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The Balanced Scorecards Acceptance, importance and use in Libyan higher education (10122017)

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The focus of this paper is to explore the current stage of the acceptance, importance and use of Balanced Scorecard (BSC) as one of performance measurement (PM) techniques, in Libyan higher education. A quantitative methods approach, involving a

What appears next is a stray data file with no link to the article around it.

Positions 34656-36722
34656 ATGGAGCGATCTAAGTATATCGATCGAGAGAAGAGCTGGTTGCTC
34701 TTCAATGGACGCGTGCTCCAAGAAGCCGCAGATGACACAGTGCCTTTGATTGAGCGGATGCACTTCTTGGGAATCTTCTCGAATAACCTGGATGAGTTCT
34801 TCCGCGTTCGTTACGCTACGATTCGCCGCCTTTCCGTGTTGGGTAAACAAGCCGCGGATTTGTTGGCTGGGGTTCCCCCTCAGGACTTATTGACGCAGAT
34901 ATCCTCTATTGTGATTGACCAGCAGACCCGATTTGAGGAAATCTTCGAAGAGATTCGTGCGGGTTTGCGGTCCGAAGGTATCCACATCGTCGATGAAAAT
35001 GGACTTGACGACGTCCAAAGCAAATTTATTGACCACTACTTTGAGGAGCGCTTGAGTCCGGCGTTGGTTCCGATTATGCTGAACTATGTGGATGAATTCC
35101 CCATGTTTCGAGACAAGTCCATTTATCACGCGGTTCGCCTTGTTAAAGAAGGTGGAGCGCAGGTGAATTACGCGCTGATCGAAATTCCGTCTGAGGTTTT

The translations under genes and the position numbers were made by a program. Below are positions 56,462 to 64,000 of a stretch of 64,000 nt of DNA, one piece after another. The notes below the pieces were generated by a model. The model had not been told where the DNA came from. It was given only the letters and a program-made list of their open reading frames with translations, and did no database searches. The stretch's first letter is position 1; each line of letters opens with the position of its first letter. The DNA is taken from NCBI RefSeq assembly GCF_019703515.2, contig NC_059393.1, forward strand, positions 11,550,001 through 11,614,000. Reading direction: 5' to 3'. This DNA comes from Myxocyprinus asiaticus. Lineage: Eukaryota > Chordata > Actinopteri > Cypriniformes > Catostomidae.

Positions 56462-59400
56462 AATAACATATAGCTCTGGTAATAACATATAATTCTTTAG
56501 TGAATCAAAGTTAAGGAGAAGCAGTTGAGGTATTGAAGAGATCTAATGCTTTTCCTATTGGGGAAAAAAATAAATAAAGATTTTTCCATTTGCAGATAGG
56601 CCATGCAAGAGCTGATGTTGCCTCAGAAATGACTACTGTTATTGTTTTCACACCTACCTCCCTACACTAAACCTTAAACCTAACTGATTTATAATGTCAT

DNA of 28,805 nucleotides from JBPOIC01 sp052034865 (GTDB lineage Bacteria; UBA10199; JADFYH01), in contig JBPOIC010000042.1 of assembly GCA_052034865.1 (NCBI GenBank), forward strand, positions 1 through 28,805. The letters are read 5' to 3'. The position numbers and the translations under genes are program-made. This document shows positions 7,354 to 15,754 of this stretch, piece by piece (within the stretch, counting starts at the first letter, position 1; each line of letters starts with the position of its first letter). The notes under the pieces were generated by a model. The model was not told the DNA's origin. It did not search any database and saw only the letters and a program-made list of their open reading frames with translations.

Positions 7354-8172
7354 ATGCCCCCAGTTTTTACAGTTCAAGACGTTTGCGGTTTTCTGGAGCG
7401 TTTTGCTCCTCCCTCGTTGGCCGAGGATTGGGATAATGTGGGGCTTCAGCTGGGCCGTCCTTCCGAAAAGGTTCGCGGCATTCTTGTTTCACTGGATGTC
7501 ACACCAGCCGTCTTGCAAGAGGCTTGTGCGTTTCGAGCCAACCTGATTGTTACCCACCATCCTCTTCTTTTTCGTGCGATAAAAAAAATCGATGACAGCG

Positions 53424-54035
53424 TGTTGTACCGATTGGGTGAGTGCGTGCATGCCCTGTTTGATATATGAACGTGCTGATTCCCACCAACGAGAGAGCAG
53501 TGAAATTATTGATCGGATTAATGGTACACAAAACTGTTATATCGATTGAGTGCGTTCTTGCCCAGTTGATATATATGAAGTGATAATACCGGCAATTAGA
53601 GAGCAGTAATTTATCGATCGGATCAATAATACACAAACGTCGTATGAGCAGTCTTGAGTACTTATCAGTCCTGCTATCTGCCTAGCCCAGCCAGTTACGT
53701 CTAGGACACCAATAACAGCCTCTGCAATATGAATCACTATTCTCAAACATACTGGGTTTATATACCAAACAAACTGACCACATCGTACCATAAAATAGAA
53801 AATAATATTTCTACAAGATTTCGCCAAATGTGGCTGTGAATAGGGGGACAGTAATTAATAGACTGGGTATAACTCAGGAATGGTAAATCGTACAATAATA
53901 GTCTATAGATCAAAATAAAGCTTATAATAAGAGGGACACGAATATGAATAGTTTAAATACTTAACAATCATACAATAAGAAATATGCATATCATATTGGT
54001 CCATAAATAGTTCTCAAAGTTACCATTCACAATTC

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  1 The Balanced Scorecards Acceptance, importance and use in Libyan higher education Samia Aboajela 1 , Somia Amar  2   1 (Accounting Department, Economics and Political Science Factory/ Al-Zaytoonah University) 2 ( Accounting Department, Economics and Political Science Factory/ Tripoli University) Abstract : The focus of this paper is to explore the current stage of the acceptance, importance and use of Balanced Scorecard (BSC) as one of performance measurement (PM) techniques, in Libyan higher education. A quantitative methods approach, involving a survey questionnaire, was adopted. Descriptive statistics, which include frequencies and  percentages, were utilized to present the main characteristics of the sample, the profiles of organisations, and the information gained in relation to the acceptance, importance and use of BSC systems.   The sample of this study consists of a Public university in Libyan higher education. The intended participant lists covered the entire population of this group in Libyan higher education. The study showed that job titles and positions, experience and education levels are among the factors that BSC acceptance, importance and use. This suggests that the decision makers in Libyan higher education use financial, non-financial, and advanced techniques performance measurement systems to evaluate organisational performance. The respondents agreed that using advanced techniques of performance measurement systems (e.g. balanced scorecard) to evaluate organisational  performance is effective; statistically the mean value was above 3 (i.e. moderately used). The agreement about the usefulness of using performance measurement systems, such as the balanced scorecard, had the highest of the means regards to performance measurement systems acceptance  Non-financial performance measurement systems /innovation (e.g. courses or educational programs) got the highest mean and the same rank in both the importance and use of performance measurement systems Keyworda :    Balanced Scorecard, performance measurement, the acceptance, importance and use of Balanced Scorecard. 1.   Introduction The focus of this paper is to explore the current stage of the acceptance, importance and use of Balanced Scorecard (BSC) in Libyan higher education as one of performance measurement (PM) techniques. In development countries the low levels of performance in public sector organisations have been linked to many reasons such as economical, political, social, technical, and cultural in which theses reasons complicate the authority in charge to  play its role effectively. Yet many studies were analysed theses reasons in order to define the problem of week level of  public sector performance and in an attempt to prevent them. This paper is divided mainly into three sections. The first section reviews the traditional PM, critics pointed to them and  2 revealed the need for new system such as BSC. In the later section, the special nature of service businesses in general and the forces that affect education sector in specific is revealed. Finally, the methods chosen to be conducted in this paper are  presented, which was a quantitative research method by questionnaire survey was chosen as the main method for data collection 2. Study problem The study problem is represented in the existence of shortages by the higher education institutions in Libya as of their carrying out the full performance of their role at the current time. They suffer from some weak points like the weakness of the management and employment of the allocations granted to it, the missing or squander of the allocated economic resources and this result from the bad expenditure and the misuse of raw materials in a different way. Therefore appears the urgent need for the measurement and evaluation of such institutions in accordance with modern accounting standards as the result of shortages in the financial indexes in use on which these institutions rely like the estimative balance sheets (budgets) and three basic scopes may be reckoned for the failure of these traditional financial indexes in the integral process of measuring and evaluating. As a result thereby, it becomes significant to search for non financial indexes that represent measurements to realize and develop the process of evaluating and controlling in these institutions and considering the fact that the performance  balanced scorecards states the knowledge of the reasons that made that these institutions are unable to play their role in an exemplar way so that the focus shall be made on the most significant standards, criteria and indexes which help to uplift the qualification of the performance of such institutions and their efficiency and the achievement of the strategic objectives of these institutions and then the improvement of their performance in accordance with their vision, message and strategy. 3. The need for research There are a number of reasons that make this study an valuable one, not least of which is the poor quality of the Libyan higher educational system, according to the Global Competitiveness Report GCR (World Forum, 2013). According to the report, the Libyan higher educational system acts weakly; consequently, there is a need to study the acceptance, importance and use of Balanced Scorecard (BSC) in Libyan higher education as one of performance measurement (PM) techniques to evaluate organisation performance. 4. Research question The research questions and sub- questions arose from gaps existing in the literature of BSC acceptance, their importance and use in Libyan higher education in general and in each type of Libyan higher education in particular. This leads us to the following main research question: What extent are the balanced scorecards systems have acceptance, importance and use in Libyan higher education? This section reviews the research aim and related objectives and addresses the research questions and hypothesis.  3 5. Aims and Objectives: This research aimed to explore and investigate the acceptance, importance and use of performance measurement systems in Libyan higher education and to investigate the following objectives: Objective 1: To identify the acceptance of BSC in Libyan higher education. Objective 2: To identify the Importance of BSC in Libyan higher education. Objective 3: To identify the use of BSC in Libyan higher education 6. Research Questions The study adopted the exploratory research approach to explore the acceptance, importance and use of BSC in Libyan higher education. The main and subsidiary questions for this research arise from gaps existing in the literature concerning BSC acceptance, importance and use in Libyan higher education. This leads us to the following main research question: What extent are the balanced scorecards systems have acceptance, importance and use in Libyan higher education? Subsidiary questions are the following: 1-   To what extent are the balanced scorecards systems acceptable in Libyan education system? 2-   To what extent are the balanced scorecards systems considered important in Libyan education system? 3-   To what extent are the balanced scorecards systems used in Libyan education system? 7. Research Methodology The study adopted an exploratory research approach to investigate the impact the acceptance, importance and use of BSC as a performance measurement systems. A quantitative method approach, involving a survey questionnaire was adopted. Survey is a popular and common strategy in business and management research and is most frequently used to answer “who, what, where, how much and how many questions” (Saunders et al, 2007). Sharma (2008) argues that survey research is widely regarded as inherently quantitative and positivist unlike qualitative methods involving unstructured interviews,  participant observation, focus groups, case studies etc. In addition, a survey strategy is usually associated with a deductive approach and allows the researcher to collect quantitative data that can be analysed statistically in the later stages. Data were analysed using the Statistical Package for Social Sciences (SPSS) version 20.0 for Mac software. Descriptive statistics, which include frequencies and percentages, were utilized to present the main characteristics of the sample and the  profile BSC acceptance, importance and use of BSC in Libyan higher education.  4 8. Balanced Scorecard (BSC). Balanced Scorecard (BSC) is a comprehensive performance management and measurement model, which has been developed by Kaplan & Norton in 1992 in the USA, Balanced Scorecard (BSC) can be expressed as the name of a model or mechanism, which transforms a firm’s organisational strategy to operational concepts (Kaplan and Norton, 2001; Kaplan and Norton, 1992). The model emphasizes, in particular, th e terms of “balance” and “measurement”. Here, “balance” is explained through four desired factors of the model: (1) long and short-term purposes, (2) financial and non-financial measurements, (3) operation and result indicators, and (4) internal and external perspectives of the organisation. The “measurement” gets its meaning in the concise expression of Kaplan and Norton (1996) “if you cannot measure, you cannot manage”. Briefly, BSC reminds us once more of how the characteristic of performance measurement  system is important in affecting the attitude and behaviour of the manager and employees. Mendoza & Zrihen (2001) argue that although the balanced scorecard (BSC) has been extremely successful in the US, it knew success in France before that. BSC is a French management control tool called " Tableaux De Bord" which mean in English language as " performance”. Jones (2009) states that in recent years, the balanced scorecard (BSC) has become a standard topic in journals and management accounting textbooks because companies seek new ways to maintain a viable  position in the marketplace.  Neely et al, (2005)  state that the best known performance measurement framework is Kaplan and Norton’s (1992)  “balanced scorecard”. The Balanced Scorecard (BSC) is a strategic performance measure that Kaplan and Norton created in the 1990s. The “Balanced Scorecard” in an article titled as “The Balanced Scorecard –    Measures that Drive Performance”, Harvard Business Review, January/February 1992 as one of the non-financial performance measurements. This article revealed that a financial measure in a management system was causing organisations to do the wrong things and they report on outcomes and the consequences of past actions, with the result what organisations should use to do right things. Organisations should measure the strategy not the performance. The balanced scorecard is an advanced tool of the management accounting performance measurement systems, which is utilized to evaluate, control and improve processes through comparing the performance of different organisational levels. In addition, all types of profit and non-profit organisations use the balanced scorecard, and it has become a standard management tool (Kaplan & Norton 1992). It has been found that Balanced Scorecard adopters who did not develop a causal model of their strategy experienced specific problems more than those who developed a causal model of their strategy. It affected the outcomes and ease of implementation of the Balanced Scorecard (Othman, 2006). Debusk & Crabtree (2006) argue that 88% of regular users of the balanced scorecard think it has improved their operating performance as a result of a survey of Investment Management Association (IMA) members of management  positions. Self (2004) adopted this tool for a variety of reasons “In essence, the BSC enables us to gain better control of our statistical operations. By limiting the number of scorecard metrics, it forces the user to decide what is important and to identify those numbers that truly make a difference. It also introduces some balance into their statistical work. Like many libraries, they have collected much data regarding resources and user services, but other areas have not received the same attention. The BSC compels them to look at finance, internal processes and the future. Another important aspect of the BSC  5 is the assigning of targets or goals”. A good balanced scorecard should have an appropriate mix of outcomes (lagging indicators) and performance drivers (leading indicators) of the b usiness unit’s strategy. There is a large volume of published studies describing the role of the Balanced Scorecard as a such as an important model Eker & Eker (2009) in this study, we thought that comprehensive understanding on multiple performance measures was possible with the balanced scorecard concept. Meng & Minogue (2011, p. 472) in their research found that the key  performance indicators were, the Balanced Scorecard (BSC), and the Business Excellence Model (BEM)are more widely accepted and more effective than others. Lisiecka & Czyż -Gwiazda (2013) argue that to achieve a level of excellence in the new global economy to compete in global organisations need to search for methods and models to help organisations make the best results. Performance measurement systems (PMS), such as Balanced Scorecard, focus on organisational  performance and can be considered as a means to achieve the performance objectives. 8.1   Definition of Balanced Scorecard The Balanced Scorecard (BSC) is a strategic performance management framework that allows organisations to manage and measure the delivery of their strategy. Johnson et al (2008) define Strategy as a direction and scope of an organization over the long term: which achieves the advantage for the organization through its configuration of resources within a changing environment, to meet the needs of the markets and to fulfil stakeholder expectation. Punniyamoorthy & Murali (2008) say that the BSC is a performance management tool that can be used by organisations of any size to reconcile the vision and mission with all their functional requirements and everyday work. The concept was initially introduced by Robert Kaplan and David Norton in 1992 and has since then been voted as one of the most influential business ideas of the  past 75 years (Bible, Kerr, & Zanini, 2006). The Balanced Scorecard emphasises that financial and non-financial measures must be part of the information system for employees at all levels of the organisation (Robert S. Kaplan & Norton, 1996c). “In 1990, the Nolan Norton Institute, the research arm of KPMG1, sponsored a one-year, multi-company study on the future of performance measurement. The 12 companies that formed the srcinal study group believed that an exclusive reliance on financial performance metrics alone was causing their companies to do the wrong things” (Bible et al., 2006). The balanced scorecard is organised into four different perspectives as shown in Fig. (1): financial, customers, internal  business process, strategy, and growth. Consequently, the balanced scorecard consists of four separate perspectives. Each  perspective contains aims for one field so that the four perspectives achieve the balance between the short and long-term aims and also between the material aims as well as the aims that pertain to the work development. Furthermore, the  balanced scorecard should not be used as a controlling system but it should be used as a communication, informing and learning system.